Given that change, with accompanying losses and hardships, is an inevitable part of life, it is crucial to learn how we can increase our capacity to rebound or spring back after painful life events, a capacity called resilience. Although we know that some aspects of resilience are inborn (related to temperament as explained in another blog), others aspects can be learned and practiced. Just as children are vaccinated to avoid physical disease, parents can help by inoculating them for the challenges they will face throughout their lives.
This can be done by teaching kids to have a resilient mindset or a positive lens through which they see themselves and the world. An example of this is teaching young children that mistakes are an inevitable part of learning new skills and are actually helpful rather than something bad to be avoided. An essential building block of resilience is a high level of self-efficacy. Although I have a pet peeve against fancy words when simple ones can do just as well, I think that it is important that parents, teachers, and therapists learn about self-efficacy: what it is, why it is important, and how to build it in ourselves and others.
Self-efficacy is defined as a person’s belief (whether true or not) in his or her ability to succeed or manage in specific situations or tasks. It is what helps nurture effort, perseverance, resilience, serenity, and optimism in the face of adversity. Do you remember the children’s story, The Little Engine That Could? When the little blue train has to pull a load of toys over the mountain, she succeeds only when she tells herself, “I think I can, I think I can, and then delights in her success by saying to herself, “I thought I could, I thought I could!” The little engine is a model of high self-efficacy.
“If your emotional abilities aren’t in hand, if you don’t have self-awareness, if you are not able to manage your distressing emotions, if you can’t have empathy and have effective relationships, then no matter how smart you are, you are not going to get very far.” -Daniel Goleman
As a psychotherapist, I am constantly struck by how little the average person knows about emotions– both why we have them in the first place and what we are to do about them when they cause us pain and suffering. It seems as though half of humanity wishes they could do without them–and they try very hard to avoid or suppress any painful feeling that comes along. The emotion-avoiding types say things like, “I don’t want to talk about it because then I’d feel sad,” or “It won’t change anything to get angry, so why bother…”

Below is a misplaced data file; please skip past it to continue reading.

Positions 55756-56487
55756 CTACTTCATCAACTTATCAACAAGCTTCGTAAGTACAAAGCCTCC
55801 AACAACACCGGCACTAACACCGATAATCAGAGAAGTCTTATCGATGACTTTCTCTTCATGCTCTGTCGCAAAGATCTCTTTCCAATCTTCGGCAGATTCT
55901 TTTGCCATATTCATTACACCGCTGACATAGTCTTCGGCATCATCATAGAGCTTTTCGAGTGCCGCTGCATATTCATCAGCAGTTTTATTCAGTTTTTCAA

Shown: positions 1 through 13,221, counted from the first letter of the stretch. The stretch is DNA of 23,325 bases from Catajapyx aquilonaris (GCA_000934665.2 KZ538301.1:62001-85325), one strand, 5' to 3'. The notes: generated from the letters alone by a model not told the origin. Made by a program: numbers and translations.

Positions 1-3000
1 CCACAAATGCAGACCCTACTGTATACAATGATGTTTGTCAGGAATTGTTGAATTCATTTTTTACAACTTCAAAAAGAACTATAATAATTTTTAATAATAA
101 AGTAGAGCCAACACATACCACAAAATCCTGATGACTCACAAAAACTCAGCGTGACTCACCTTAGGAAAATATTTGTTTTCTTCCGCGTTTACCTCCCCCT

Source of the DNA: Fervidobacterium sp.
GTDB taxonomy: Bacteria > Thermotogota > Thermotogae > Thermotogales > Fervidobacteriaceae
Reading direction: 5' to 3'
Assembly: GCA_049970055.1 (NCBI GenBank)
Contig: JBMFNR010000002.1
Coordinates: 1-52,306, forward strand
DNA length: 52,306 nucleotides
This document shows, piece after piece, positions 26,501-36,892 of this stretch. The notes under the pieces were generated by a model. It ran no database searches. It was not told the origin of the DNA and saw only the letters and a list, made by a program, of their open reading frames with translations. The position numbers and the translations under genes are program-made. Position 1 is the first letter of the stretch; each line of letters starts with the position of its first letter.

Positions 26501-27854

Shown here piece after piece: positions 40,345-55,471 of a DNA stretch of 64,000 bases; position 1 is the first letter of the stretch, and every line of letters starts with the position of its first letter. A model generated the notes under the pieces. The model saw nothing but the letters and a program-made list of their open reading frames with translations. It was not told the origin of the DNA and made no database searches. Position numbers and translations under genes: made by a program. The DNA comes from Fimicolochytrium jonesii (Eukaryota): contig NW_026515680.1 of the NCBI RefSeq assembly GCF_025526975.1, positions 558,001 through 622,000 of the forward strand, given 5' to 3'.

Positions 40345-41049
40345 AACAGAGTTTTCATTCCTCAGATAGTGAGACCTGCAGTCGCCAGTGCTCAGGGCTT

The other half, the emotionally dramatic as-if-on-a-roller-coaster type, seems to honor their emotions, giving them not just a voice but the whole driver’s seat. These folks say things like, “I can’t do that when I don’t feel like it,” or “I can’t possibly change the way that I feel since it is who I am.” If given too much weight, feelings can be used to blame or shame others or to justify inappropriate behavior.
As clinical psychologist and Buddhist practitioner Daniel Goleman so aptly reminds us, feelings are an essential part of our humanity, and we need to learn how to work with them so they don’t get the best of us. As infants, our emotions helped communicate our needs to our caregivers, and as adults they still help us to know what we like and don’t like. They are essential in order for us to be able to empathize and have compassion for ourself and others. The trick is how to find the balance between too much expression and too little. For most of us, this is a lifelong process. Here is a way to begin.
First, ask yourself which one of these two tendencies are you most likely to exhibit? Are you able to express your emotions? When was …